college

Being pursued: Stalking victimization in a national study of college women

Research summary: We provide results of a 1997 national-level study of stalking among college women. Over an approximately seven-month period, 13.1% of the women reported being stalked. Although physical harm was not common, the incidents typically lasted two months, involved frequent contact by offenders, and prompted victims to take protective actions. Lifestyle-routine activities, prior sexual victimization, and demographic characteristics affected the risk of victimization.

Crime in the ivory tower: The level and sources of student victimization

Contrary to the image of college campuses as "ivory towers," the victimization of college students recently has been portrayed as a serious problem deserving policy intervention. Based on interviews designed after the National Crime Victimization Survey, which were conducted wtih 3,472 randomly selected students across 12 institutions, we examined both the level and sources of students' victimization. More than one-third of the sample reported being victims during the 1993-94 academic year.

Reporting sexual victimization to the police and others: Results from a national-level study of college women

Beginning with M. P. Koss, C. A. Gidycz, and N. Wisniewski's pathbreaking study, the sexual victimization of female college students has emerged as salient research and policy concern. Building on this earlier work, we used a national, random sample of 4,446 female college students to focus on an issue of continuing importance: the level and determinants of victims' willingness to report their sexual victimization.

An all-male rape prevention peer education program: Decreasing fraternity men's behavioral intent to rape

Participants were college fraternity men (N=155) who were in either a pretested and posttested rape-prevention program, a posttested rape-prevention program, or an untreated control group. Significant declines in rape myth acceptance and behavioral intent to rape were shown among program participants regardless of whether they were pretested. (Author/MKA)

The effectiveness of personalizing acquaintance rape prevention: Programs on perception of vulnerability and on reducing risk-taking behavior

Tested hypothesis that a personalized acquaintance rape prevention program reduces risk-taking behavior and increases perception of vulnerability. Seventy female college students were exposed to Acquaintance Rape Prevention Program with experimentals and controls receiving personalized or nonpersonalized instruction, respectively. Findings showed personalizing the acquaintance rape prevention program increased intent to avoid risk-taking behaviors for all women. (Author/PVV)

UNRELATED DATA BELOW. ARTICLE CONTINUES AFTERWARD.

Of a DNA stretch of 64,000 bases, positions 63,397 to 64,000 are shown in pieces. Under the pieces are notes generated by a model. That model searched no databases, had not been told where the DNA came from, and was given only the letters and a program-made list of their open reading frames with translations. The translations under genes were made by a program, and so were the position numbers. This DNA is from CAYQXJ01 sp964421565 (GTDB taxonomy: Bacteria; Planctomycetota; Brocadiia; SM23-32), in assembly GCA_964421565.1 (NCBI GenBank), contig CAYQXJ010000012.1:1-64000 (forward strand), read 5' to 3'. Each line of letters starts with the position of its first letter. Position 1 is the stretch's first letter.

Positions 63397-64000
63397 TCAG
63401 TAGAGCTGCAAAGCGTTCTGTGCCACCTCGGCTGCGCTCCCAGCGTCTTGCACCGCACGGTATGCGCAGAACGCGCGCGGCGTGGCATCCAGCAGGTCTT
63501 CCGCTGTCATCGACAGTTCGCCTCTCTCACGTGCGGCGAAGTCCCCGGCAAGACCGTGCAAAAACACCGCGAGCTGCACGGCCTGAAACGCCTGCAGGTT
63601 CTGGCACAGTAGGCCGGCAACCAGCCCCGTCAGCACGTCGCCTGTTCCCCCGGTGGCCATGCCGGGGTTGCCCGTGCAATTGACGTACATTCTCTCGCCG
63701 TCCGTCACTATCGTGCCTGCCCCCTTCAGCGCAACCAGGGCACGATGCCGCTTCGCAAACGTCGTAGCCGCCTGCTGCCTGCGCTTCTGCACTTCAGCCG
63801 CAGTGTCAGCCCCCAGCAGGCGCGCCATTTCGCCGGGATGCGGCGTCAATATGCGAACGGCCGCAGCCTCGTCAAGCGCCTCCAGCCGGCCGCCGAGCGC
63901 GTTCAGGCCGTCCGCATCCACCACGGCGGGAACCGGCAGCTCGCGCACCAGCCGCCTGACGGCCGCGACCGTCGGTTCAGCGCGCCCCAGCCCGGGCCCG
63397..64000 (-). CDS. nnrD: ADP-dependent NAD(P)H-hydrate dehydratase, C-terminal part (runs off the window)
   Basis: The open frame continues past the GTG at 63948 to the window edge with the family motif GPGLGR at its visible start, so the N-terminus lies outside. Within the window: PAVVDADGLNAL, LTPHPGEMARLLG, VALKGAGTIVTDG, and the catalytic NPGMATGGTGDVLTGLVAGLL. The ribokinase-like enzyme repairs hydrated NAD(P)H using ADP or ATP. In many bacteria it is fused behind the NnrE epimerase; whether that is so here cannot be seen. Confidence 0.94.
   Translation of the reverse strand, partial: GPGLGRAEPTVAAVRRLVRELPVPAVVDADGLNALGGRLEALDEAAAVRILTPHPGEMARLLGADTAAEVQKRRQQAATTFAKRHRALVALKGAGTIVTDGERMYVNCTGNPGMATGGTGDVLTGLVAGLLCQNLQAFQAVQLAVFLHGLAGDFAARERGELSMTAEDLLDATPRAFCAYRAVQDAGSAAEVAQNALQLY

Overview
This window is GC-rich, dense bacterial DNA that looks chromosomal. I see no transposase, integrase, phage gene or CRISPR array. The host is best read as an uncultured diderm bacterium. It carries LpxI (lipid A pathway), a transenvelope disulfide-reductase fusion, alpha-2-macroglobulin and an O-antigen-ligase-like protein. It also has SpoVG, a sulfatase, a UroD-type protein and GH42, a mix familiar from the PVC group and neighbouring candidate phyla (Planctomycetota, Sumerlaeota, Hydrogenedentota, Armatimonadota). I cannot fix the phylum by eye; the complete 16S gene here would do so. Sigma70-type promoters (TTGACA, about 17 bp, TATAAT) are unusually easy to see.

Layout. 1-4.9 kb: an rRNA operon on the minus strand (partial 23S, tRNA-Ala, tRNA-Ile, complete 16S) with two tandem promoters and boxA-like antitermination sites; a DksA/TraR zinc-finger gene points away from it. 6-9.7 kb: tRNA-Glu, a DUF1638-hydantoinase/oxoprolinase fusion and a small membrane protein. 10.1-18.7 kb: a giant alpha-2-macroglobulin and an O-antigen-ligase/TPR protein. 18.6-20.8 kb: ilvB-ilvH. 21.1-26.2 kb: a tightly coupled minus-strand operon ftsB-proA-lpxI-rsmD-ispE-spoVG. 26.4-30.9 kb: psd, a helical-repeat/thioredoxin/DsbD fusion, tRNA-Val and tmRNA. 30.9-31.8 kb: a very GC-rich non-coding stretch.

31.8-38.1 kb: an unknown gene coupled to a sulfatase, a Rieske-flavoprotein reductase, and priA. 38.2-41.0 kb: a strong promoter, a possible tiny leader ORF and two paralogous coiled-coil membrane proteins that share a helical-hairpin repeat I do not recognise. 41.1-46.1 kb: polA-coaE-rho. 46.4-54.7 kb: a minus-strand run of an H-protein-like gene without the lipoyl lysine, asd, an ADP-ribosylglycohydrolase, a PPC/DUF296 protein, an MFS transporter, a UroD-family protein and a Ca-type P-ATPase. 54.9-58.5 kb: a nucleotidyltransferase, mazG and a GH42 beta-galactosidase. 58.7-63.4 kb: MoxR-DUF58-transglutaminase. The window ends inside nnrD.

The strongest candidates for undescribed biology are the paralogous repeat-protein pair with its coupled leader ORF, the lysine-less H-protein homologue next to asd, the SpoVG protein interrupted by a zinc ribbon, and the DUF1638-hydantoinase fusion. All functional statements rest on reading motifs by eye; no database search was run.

The evaluation of a sexual assault self-defense and risk-reduction program for college women: A prospective study

The present study evaluated the efficacy of a sexual assault risk-reduction program that included a physical self-defense component for college women (N= 500). Program group women significantly increased their protective behaviors over the 6-month follow-up period compared to the waiting-list control group. However, there were no significant differences between the two groups regarding rates of sexual victimization, assertive communication, or feelings of self-efficacy over the follow-up periods.

Sexual harassment: Factors affecting attitudes and perceptions

The current study investigated the effects of gender, gender role, gender role stereotypes, age, occupation, and experience of sexual harassment on both attitudes to and perceptions of sexual harassment. The effects of these variables were also investigated in relation to experience of sexual harassment. Five questionnaires were administered to a sample of 48 high school students, 73 university students, and 75 workers (123 females, 73 males). The majority of respondents were of Anglo-Saxon descent.

Explaining rape victim blame: A test of attribution theory

Rape victim-blaming attitudes are examined with data from a probability sample of students at a southern university (male, n = 511; female, n = 666). Hypotheses derived from two competing versions of attribution theory, "defensive attribution" and "need for control," are tested to examine the effects of gender, past female sexual victimization, past male sexual aggression, nonsexual crime victimization, and risk taking on rape myth acceptance.

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